Jason Koutsoukis, a reporter for Australian’s Fairfax newspapers, began an investigation into Ben Zygier — aka “Prisoner X,” who is said to have committed suicide in Ayalon Prison in 2010 — in 2009, when an anonymous source fed him information regarding a Mossad front company that was operating in Europe and selling goods to Iran, the Guardian reported Wednesday evening.

According to the Guardian report, the source gave Koutsoukis the names of three Australians with joint Israeli citizenship who were working for the Mossad. The alleged agents were said to be selling electronics to Iran through a company based in Europe.

In 2009, Koutsoukis said, he contacted Zygier at his home in Jerusalem and confronted him with allegations of the story.

“The company did exist,” Koutsoukis was quoted as saying. “I also managed to establish that Zygier and another of the individuals had worked for it. I wasn’t able to confirm the third name.”

According to Koutsoukis’s account, Zygier changed his name four times in Australia. Although Australian law permits changing one’s name legally once a year, Australian authorities grew suspicious and were beginning to close in on Zygier, Koutsoukis said.

Koutsoukis reported in 2010 that two Australian intelligence sources told him that the Australian Security Intelligence Organization was investigating three Australians who had emigrated to Israel in the last decade and who had changed their names and requested new passports.

“The three Australians share an involvement with a European communications company that has a subsidiary in the Middle East. A person travelling under one of these names sought Australian consular assistance in Tehran in 2004,” he reported at the time in the Sydney Morning Herald.

After a Mossad hit squad reportedly killed senior Hamas weapons importer Mahmoud al-Mabhouh in Dubai in January 2010, Koutsoukis decided to confront Zygier and telephoned him, the Guardian report said.

“When I spoke to him he was incredulous at first and said f*ck off – but what was interesting was that he did not hang up,” Koutsoukis said. “He did soundly genuinely shocked. But he listened to what I had to say.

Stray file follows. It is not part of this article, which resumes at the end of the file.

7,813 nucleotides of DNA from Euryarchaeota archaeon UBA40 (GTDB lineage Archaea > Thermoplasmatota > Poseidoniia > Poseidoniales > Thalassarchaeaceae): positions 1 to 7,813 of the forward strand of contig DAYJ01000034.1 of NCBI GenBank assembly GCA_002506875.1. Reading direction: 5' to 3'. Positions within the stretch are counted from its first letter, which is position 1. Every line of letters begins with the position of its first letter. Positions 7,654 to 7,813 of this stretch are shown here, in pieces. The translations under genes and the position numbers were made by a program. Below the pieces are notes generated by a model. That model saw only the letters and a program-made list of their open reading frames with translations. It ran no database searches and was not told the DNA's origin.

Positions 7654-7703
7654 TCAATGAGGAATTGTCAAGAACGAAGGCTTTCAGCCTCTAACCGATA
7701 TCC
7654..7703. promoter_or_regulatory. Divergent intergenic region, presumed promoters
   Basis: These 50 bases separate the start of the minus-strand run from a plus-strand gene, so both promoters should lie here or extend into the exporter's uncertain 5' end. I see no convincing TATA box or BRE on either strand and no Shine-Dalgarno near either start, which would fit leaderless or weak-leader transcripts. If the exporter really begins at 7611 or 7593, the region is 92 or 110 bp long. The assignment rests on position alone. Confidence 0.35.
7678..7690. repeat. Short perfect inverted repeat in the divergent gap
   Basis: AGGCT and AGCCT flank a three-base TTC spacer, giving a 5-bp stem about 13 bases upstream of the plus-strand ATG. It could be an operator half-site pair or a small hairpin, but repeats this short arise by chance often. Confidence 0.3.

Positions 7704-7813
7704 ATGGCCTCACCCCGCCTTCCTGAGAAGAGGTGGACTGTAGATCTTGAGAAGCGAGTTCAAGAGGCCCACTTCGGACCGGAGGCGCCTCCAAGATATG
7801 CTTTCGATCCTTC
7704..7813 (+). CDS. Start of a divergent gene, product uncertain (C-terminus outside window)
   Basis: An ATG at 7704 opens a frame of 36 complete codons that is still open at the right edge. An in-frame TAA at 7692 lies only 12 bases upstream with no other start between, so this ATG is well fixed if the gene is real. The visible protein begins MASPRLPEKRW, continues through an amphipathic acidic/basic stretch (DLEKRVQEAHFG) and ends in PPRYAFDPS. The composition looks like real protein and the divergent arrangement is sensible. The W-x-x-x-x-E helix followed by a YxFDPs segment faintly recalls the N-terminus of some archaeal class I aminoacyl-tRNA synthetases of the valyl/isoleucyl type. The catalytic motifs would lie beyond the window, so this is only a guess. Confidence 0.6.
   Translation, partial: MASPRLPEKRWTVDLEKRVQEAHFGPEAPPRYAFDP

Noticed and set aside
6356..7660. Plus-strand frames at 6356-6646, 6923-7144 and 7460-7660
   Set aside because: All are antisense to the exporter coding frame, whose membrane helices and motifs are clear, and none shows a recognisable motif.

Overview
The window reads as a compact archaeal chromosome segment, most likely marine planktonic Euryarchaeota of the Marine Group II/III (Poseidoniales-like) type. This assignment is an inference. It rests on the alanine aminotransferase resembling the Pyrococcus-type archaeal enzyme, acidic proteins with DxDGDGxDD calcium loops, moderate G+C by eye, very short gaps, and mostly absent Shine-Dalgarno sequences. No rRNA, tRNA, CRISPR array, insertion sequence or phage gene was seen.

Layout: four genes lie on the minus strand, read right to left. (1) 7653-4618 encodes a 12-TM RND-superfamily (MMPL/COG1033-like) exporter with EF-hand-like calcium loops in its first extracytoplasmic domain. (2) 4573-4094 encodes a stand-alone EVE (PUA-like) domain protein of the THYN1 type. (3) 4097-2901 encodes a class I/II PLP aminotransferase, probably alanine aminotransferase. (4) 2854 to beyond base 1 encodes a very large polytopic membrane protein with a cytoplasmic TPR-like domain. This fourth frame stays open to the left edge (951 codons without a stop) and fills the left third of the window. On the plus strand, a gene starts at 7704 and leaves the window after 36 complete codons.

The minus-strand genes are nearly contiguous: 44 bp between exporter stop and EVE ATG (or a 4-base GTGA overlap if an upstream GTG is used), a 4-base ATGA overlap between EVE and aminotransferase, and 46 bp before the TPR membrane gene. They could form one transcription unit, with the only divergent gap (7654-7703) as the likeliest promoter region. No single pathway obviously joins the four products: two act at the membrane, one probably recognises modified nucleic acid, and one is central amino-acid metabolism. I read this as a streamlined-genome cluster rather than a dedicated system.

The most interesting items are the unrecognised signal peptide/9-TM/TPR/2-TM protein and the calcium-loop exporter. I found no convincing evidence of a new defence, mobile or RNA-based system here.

“I still wonder why he didn’t hang up. He denied everything, however. He said he hadn’t visited the countries it had been claimed he had. I tried calling again but in the end he told me to buzz off.”

Koutsoukis said he also had a series of bizarre exchanges with the CEO of the alleged front company. He reported that the company’s office manager confirmed that one of the three Australians was being monitored by the ASIO.

“He seemed a bit weird. He denied all knowledge of what I was talking about, but then wanted to talk to me again and make an arrangement to meet up,” he later told the Guardian.

Koutsoukis claimed that a senior government official later confirmed the story, even though he had the opportunity to refute it.

Zygier was reportedly imprisoned later in 2010, a fact the Australian spy agency was aware of, according to The Australian. Australian Foreign Minister Bob Carr on Thursday acknowledged to the Australian Senate that Canberra was given assurances by Israel that Zygier’s rights would be respected.

“The Australian government was informed in February 2010 through intelligence channels that the Israeli authorities had detained a dual Australian-Israeli citizen – and they provided the name of the citizen – in relation to serious offences under Israeli national security legislation.” he said.

Fairfax eventually excluded details of the front company from a report it published on the three Australian citizens who had allegedly been spying for Israel. In his interview with the Guardian, Koutsoukis did not say why that information didn’t make it to press.

An Israeli TV report Wednesday said the Australian security services had “burned” Zygier by leaking the story to an Australian journalist. The report didn’t divulge whether the journalist in question was Koutsoukis.

Israel on Wednesday night confirmed that a suicide of a security prisoner occurred at the prison in late 2010, and ordered an investigation into possible negligence by the prison authorities.

Zygier, a member of a prominent Melbourne Jewish family, was detained in solitary confinement on suspicion of committing treason, according to Army Radio reports quoted in The Australian Wednesday.

Israel’s Justice Ministry said in a statement that an extensive investigation into his death ruled it a suicide six weeks ago.

Reports this week said Zygier was 34 when he died, on December 15, 2010. His remains were sent to Melbourne for burial shortly afterward.

His family refused to comment on the case this week. “I really don’t want to talk about it,” his father said. “I’ve lost my son.”